An Indian delegation of 10 members will visit Pakistan from 1-3 March for the annual meeting of the Permanent Indus Commission

Pakistan had raised objections to the construction of Salal hydroelectric project in 1970 in Jammu and Kashmir. The dispute was later resolved with minor changes to its design.

An Indian delegation of 10 members will visit Pakistan from 1-3 March for the annual meeting of the Permanent Indus Commission.

While the agenda of the meeting is yet to be finalised, it is likely that Pakistan's objections on some of the Indian hydroelectric projects and few small hydroelectric projects in Ladakh will be on the agenda for discussion.

Pakistan may raise objections to India’s hydroelectric projects, namely Pakal Dul (1,000 MW), Lower Kalnai (48 MW) and Kiru (624 MW) in Chenab basin in Jammu and Kashmir.

As per the Press Trust of India, three female officers will be part of the Indian delegation for the first time since the Indus Waters Treaty was signed in 1960.

Last year, a delegation led by the Pakistan Commissioner for Indus Waters had visited India for the annual meeting.

Let’s take a look at the Indus Waters Treaty that has survived frequent tensions and has provided a framework for irrigation and hydropower development for more than 60 years:

What Is The Indus Waters Treaty

The treaty was signed between then-Prime Minister Jawaharlal Nehru and then-Pakistan President Ayub Khan on 19 September, 1960.

The treaty was signed after nine years of negotiations with the help of the World Bank.

The treaty allocates the western rivers – Indus, Jhelum, Chenab – and their tributaries to Pakistan and the eastern rivers – Ravi, Beas, Sutlej – and their tributaries to India.

The treaty also allows each country certain uses on the rivers allocated to the respective other country.

The Indus Waters Treaty sets out a mechanism for cooperation and information exchange between the two countries regarding their use of the rivers, known as the Permanent Indus Commission, which has a commissioner from each country.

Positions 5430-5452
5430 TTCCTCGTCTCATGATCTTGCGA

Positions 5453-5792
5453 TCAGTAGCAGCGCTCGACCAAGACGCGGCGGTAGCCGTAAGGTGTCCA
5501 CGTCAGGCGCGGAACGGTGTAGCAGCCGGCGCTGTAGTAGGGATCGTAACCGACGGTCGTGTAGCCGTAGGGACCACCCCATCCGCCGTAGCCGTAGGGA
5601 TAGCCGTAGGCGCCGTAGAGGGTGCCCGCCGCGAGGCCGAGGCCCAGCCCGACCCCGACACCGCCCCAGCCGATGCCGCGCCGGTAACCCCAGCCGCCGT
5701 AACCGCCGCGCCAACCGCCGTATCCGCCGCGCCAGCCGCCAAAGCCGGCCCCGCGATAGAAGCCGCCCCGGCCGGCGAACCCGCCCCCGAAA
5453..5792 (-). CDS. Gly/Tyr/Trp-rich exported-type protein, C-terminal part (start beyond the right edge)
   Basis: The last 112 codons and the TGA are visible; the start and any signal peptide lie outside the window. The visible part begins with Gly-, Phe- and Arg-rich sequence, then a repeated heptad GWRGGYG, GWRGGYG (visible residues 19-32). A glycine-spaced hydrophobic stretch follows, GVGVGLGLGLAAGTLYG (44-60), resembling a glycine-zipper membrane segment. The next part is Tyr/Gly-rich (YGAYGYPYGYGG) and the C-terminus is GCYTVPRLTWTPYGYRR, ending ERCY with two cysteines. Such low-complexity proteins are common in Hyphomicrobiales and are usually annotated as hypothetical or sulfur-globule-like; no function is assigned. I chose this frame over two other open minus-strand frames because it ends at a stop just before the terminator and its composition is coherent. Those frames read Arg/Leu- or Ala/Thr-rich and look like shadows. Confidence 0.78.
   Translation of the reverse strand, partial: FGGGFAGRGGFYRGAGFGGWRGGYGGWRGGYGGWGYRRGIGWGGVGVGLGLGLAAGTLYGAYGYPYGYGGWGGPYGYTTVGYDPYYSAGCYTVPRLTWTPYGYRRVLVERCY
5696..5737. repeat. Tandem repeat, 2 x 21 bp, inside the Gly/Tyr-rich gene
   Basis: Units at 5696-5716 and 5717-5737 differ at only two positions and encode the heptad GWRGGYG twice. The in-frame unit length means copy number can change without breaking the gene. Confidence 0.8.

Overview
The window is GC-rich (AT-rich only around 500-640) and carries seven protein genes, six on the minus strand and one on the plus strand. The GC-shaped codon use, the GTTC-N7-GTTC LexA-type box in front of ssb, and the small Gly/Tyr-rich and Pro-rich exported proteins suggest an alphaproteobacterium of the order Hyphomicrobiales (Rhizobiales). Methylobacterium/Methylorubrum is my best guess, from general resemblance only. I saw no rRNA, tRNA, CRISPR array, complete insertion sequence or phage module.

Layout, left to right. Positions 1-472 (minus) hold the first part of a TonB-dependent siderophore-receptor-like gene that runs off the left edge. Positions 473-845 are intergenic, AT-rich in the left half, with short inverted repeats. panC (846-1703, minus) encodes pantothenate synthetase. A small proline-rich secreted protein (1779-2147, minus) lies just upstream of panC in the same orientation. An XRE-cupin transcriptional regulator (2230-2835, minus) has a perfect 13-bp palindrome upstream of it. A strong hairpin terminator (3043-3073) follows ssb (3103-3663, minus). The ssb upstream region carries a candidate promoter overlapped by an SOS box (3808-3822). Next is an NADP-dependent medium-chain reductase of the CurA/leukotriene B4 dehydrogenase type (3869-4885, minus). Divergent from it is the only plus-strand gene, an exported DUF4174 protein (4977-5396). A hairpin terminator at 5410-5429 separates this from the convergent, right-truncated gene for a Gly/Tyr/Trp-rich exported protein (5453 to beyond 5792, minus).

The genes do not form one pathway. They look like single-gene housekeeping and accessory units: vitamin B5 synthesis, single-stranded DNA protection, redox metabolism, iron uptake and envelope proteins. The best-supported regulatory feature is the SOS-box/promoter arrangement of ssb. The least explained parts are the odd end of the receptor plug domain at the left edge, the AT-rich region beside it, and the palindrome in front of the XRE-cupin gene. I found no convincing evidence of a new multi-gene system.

As per the World Bank, the treaty also describes distinct procedures to handle issues which may arise: “questions” are handled by the Commission; “differences” are to be resolved by a Neutral Expert; and “disputes” are to be referred to a seven-member arbitral tribunal called the “Court of Arbitration.”

Objection To India’s Hydroelectric Projects

According to the treaty, India has been given the right to generate hydroelectricity through run-of-the-river projects on the western rivers subject to specific criteria for design and operation.

The pact also gives the right to Pakistan to raise objections to designs of Indian hydroelectric projects on the western rivers. Pakistan has raised objections on the design of Pakal Dul (1,000 MW), Lower Kalnai (48 MW) and Kiru (624 MW) projects in Chenab basin.

Pakistan had earlier objected to the Kishanganga (330 megawatts) and Ratle (850 megawatts) hydroelectric power plants that are on tributaries of Jhelum and Chenab.

Pakistan’s objections were rejected by the court of arbitration and allowed India to go ahead with the Kishanganga and Ratle hydroelectric projects.

Previously, Pakistan had objected to the construction of Salal dam on Chenab river in 1970. The work could only resume after the dispute was resolved in 1978 with some changes to the design as objected by Pakistan.

In 2007, some of Pakistan’s objections over the Baglihar dam were upheld by a Neutral Expert appointed by the World Bank. Its construction started in 1999 and finished in 2008.

India, however, asserts that the design of the latest projects is fully compliant with the provisions of the Indus Waters Treaty and certified by the Central Water Commission and the Central Electricity Authority, the apex organisations of the country in the field of water resources and power.

Under the provisions of Article VIII(5) of the Indus Waters Treaty, the Permanent Indus Commission is required to meet regularly at least once a year, alternately in India and Pakistan. The last meeting of the Commission was held on 23-24 March, 2021 in New Delhi.